Fortress Hungary: The Long Journey Part 6

Fortress Hungary: The Long Journey Part 6
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By Euronews
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Hungary is exacerbating the problem of people-smuggling with its barrier aimed at preventing the flow of migrants and refugees into the country, the

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Hungary is exacerbating the problem of people-smuggling with its barrier aimed at preventing the flow of migrants and refugees into the country, the International Organization for Migration said on Friday (August 28).

The 3.5 metre high fence along its 175 km border with Serbia is a stone-cold welcome for hundreds of thousands of people fleeing war, oppression and misery.

As record numbers of migrants pass through the coils of razor-wire into Europe, Hungary wants to add mounted police reinforcements, dog patrols and helicopters.

Desperate refugees are climbing over and under the fence to get to Hungary #SyriaCrisispic.twitter.com/mYaMTEU2Az

— Mina (@mina_ysf) August 27, 2015

The refugees are undeterred, though. Many say Hungary army can not build a fence along the railway tracks. One determined young man from Afghanistan explained to euronews why it will take more than a fence to stem the flow of desperate people trying to reach the safety of Europe.

“My father was killed there brutally, because in Afghanistan they don’t pay attention to you, they don’t respect humanity, they kill each other [for] nothing, if you are a little bit rich, they will kill you for your money they will be your enemy for nothing, they don’t value humanity in fact,” he said.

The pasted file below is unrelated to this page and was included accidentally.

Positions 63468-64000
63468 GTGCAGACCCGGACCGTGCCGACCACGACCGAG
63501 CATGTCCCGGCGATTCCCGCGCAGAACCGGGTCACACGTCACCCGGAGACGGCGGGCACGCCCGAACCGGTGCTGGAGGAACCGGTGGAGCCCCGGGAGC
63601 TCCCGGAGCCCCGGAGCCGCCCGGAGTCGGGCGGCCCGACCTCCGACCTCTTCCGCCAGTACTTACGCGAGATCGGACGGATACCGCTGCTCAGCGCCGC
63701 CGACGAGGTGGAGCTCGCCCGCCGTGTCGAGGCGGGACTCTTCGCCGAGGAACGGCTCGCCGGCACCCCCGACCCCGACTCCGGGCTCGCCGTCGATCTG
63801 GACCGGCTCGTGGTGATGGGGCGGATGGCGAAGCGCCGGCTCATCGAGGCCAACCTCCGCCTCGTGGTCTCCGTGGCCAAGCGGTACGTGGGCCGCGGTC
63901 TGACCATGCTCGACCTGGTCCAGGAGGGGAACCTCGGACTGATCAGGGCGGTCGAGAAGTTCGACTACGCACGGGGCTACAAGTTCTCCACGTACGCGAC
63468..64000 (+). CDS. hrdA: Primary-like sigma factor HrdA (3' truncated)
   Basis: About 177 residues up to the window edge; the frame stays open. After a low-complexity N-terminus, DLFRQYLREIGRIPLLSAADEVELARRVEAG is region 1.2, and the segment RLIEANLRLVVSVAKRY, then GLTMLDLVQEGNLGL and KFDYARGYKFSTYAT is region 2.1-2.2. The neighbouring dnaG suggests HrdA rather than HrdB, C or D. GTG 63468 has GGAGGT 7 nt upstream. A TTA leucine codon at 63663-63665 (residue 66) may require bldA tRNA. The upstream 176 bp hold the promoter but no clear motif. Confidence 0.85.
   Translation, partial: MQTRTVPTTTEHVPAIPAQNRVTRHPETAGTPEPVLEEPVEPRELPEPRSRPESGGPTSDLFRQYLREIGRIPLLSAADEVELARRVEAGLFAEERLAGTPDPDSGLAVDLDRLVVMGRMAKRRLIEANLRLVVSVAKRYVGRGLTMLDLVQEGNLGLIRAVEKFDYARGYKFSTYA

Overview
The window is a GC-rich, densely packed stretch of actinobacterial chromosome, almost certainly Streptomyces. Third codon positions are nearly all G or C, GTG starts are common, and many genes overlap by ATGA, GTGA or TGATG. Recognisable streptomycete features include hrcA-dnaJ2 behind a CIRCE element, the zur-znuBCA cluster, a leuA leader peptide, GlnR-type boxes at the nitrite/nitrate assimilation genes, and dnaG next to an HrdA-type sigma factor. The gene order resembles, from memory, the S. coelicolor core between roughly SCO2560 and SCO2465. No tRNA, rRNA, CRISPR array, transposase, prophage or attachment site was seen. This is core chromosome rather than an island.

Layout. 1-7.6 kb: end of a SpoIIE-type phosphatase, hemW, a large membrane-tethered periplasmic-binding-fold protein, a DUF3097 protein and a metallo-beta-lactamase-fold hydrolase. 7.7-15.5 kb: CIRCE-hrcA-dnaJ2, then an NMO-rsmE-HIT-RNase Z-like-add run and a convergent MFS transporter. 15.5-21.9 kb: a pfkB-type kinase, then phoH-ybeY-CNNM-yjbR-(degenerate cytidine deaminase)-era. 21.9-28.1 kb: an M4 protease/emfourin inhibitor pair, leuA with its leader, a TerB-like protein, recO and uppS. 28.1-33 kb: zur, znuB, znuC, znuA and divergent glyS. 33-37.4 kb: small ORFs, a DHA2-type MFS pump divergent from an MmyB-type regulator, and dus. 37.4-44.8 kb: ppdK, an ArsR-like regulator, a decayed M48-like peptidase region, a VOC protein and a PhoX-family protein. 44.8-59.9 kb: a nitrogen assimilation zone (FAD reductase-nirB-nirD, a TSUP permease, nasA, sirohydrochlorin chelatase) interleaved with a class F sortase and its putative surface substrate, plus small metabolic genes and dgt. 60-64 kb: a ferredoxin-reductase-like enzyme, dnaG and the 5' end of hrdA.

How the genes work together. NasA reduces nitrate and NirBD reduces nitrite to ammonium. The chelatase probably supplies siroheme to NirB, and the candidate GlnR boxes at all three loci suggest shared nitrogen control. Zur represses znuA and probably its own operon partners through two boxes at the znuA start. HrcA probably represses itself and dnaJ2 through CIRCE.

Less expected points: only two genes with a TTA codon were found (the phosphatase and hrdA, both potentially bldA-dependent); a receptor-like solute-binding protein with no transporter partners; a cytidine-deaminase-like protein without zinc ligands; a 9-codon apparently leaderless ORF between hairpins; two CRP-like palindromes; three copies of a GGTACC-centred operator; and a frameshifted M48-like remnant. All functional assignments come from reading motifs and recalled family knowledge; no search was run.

Welcome to fortress Europe where thousands of refugees brave the Balkans in race against Hungary's border fence. https://t.co/I9ZFsZe5CM

— AJ+ (@ajplus) August 26, 2015

It takes time to register the record number of asylum claims. The wait can be frustrating for people who are tired, hungry and filthy after a dangerous and difficult journey.

On Wednesday (August 26), police fired tear gas at a group of 200 people who perhaps understandably became agitated. After completing the necessary paperwork, the refugees proceed to a transit zone where they are fed by aid agencies and charities such as the Hare Krishna organisation and others.

“If there weren’t volunteers who help the people with a minimal amount of food, drink and information, then I think most of the asylum seekers simply wouldn’t have a clue where to go, what to expect, what will happen to them,” explained Marta Pardavi
from the Hungarian Helsinki Committee

Most people who apply for asylum protection in Hungary leave before getting the result. The majority will head further north towards the perceived safety of Sweden and Germany.

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